Since accepting the position of the Agricultural Division's consulting support research manager, numerous individuals have asked me if I have had to drastically refocus my viewpoint on research and consultation. Surprisingly to many, my answer is "No, I haven't had to change my viewpoint much at all." The need for sound research on which to base consulting recommendations was a normal part of the operating procedure while I served as a livestock specialist.
Two deficiencies in using research were definitely magnified through the consulting effort. One was the lack of adoption of production practices that have been proven beneficial through sound research. The other was the lack of sound research in some areas of need. These two deficiencies have and will continue to form the framework for the research and demonstration efforts of the Agricultural Division.
From a demonstration standpoint, we will strive to basically "show" something or to learn or illustrate a technique. An example of a demonstration is showing the differences in weaning weight of a straight-bred calf versus an F1 crossbred calf. By exposing producers to a demonstration of this type, a consultant could demonstrate the reason for recommending the production of a crossbred calf. While numerous research projects have accurately quantified the differences due to heterosis (hybrid vigor), sometimes it is more effective to "show" this advantage to a producer.
An additional benefit to conducting demonstrations is to allow consultants the opportunity to gain experience using a new technique or method. An example of this is implementing a new estrus synchronization protocol prior to artificially inseminating a set of cows. If a consultant has experience using this protocol, they will be much more comfortable and confident in recommending the application of this technology.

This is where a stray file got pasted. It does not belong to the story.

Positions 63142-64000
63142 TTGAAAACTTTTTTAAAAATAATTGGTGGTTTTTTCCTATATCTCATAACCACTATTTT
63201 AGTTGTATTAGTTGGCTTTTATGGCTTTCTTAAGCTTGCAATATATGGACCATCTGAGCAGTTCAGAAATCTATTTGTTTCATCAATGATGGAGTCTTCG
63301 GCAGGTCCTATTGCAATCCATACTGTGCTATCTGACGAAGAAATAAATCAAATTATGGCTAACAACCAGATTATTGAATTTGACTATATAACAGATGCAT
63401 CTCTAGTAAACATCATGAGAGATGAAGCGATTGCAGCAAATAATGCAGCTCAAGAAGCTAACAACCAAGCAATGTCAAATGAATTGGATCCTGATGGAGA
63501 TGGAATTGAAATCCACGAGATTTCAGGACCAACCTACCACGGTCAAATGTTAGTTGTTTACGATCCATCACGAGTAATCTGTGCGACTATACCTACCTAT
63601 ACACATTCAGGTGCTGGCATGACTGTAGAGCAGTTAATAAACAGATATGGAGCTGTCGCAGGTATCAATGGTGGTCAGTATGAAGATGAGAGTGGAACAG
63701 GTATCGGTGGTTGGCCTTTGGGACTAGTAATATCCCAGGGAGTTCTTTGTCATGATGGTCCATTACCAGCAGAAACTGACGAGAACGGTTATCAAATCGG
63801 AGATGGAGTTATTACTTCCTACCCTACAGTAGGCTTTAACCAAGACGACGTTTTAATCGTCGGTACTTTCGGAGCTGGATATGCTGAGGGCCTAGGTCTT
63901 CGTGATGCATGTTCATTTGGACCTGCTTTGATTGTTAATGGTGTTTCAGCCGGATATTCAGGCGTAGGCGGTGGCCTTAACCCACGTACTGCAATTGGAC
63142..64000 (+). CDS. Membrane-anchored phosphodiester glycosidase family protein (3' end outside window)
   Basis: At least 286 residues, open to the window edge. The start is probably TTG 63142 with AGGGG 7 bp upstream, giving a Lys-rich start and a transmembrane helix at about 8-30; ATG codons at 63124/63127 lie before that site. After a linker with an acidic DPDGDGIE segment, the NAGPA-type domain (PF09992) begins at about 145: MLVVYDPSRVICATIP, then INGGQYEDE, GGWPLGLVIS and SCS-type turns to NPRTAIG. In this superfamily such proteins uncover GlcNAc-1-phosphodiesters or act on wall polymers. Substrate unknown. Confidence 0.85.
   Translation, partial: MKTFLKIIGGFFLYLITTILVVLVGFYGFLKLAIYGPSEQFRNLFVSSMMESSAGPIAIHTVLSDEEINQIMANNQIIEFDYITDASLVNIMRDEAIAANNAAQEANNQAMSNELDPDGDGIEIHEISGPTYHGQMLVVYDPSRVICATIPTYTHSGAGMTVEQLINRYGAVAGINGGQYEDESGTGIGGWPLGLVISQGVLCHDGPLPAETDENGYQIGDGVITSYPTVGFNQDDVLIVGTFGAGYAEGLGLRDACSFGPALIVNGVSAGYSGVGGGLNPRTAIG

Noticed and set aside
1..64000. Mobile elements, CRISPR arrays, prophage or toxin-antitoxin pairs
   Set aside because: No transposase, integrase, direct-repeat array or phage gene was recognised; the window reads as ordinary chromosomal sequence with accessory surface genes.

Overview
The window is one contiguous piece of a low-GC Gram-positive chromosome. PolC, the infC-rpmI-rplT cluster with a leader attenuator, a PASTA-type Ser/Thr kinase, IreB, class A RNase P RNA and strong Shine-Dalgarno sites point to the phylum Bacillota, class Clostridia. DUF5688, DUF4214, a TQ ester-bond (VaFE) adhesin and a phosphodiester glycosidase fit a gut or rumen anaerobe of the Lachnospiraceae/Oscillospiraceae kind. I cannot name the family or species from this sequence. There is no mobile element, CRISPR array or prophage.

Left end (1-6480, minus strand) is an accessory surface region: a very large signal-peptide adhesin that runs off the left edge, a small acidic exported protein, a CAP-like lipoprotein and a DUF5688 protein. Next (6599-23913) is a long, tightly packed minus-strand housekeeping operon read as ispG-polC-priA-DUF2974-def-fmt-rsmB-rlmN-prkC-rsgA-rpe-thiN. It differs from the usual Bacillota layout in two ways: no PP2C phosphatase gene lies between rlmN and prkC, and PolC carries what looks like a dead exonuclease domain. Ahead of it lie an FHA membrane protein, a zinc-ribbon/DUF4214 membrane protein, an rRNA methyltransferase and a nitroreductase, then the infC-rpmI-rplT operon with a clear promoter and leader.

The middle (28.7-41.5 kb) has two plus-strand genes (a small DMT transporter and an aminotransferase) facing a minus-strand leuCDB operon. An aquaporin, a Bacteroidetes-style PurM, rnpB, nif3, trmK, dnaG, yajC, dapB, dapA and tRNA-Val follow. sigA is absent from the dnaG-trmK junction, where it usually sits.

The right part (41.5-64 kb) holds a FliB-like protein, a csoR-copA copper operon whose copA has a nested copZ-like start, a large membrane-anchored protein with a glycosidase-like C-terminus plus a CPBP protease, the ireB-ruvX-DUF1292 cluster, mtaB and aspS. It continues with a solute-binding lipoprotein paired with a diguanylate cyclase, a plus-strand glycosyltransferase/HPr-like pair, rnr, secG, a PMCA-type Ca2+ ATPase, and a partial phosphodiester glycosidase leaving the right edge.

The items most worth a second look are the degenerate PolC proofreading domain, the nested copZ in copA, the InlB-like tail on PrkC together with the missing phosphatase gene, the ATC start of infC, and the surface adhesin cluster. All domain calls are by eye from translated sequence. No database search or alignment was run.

While demonstration will continue to be a meaningful portion of our effort, the primary area of emphasis will be to design, implement, analyze and report results for research projects primarily originating from issues Ag Division consultants encounter while working with cooperators. When issues arise in the consulting arena that can't be readily addressed by the consulting specialist, a thorough literature review will be conducted to determine if the answer has already been investigated. Many times, an answer or approximate answer to the situation may already exist in previous research.
If a meaningful answer does not exist and it is deemed relevant, this issue can be developed into a research project proposal that the Ag Division may elect to pursue. Research proposals are evaluated on a number of areas, including potential benefit to cooperators, multi-disciplinary involvement of project, potential cost effectiveness of practices, potential adaptability of practice by producers and potential to discover or explore new ideas or opportunities. As illustrated by these criteria, the focus of the research efforts in the Ag Division primarily is on strengthening the consulting effort, ultimately helping cooperators achieve their financial, production and quality-of-life goals.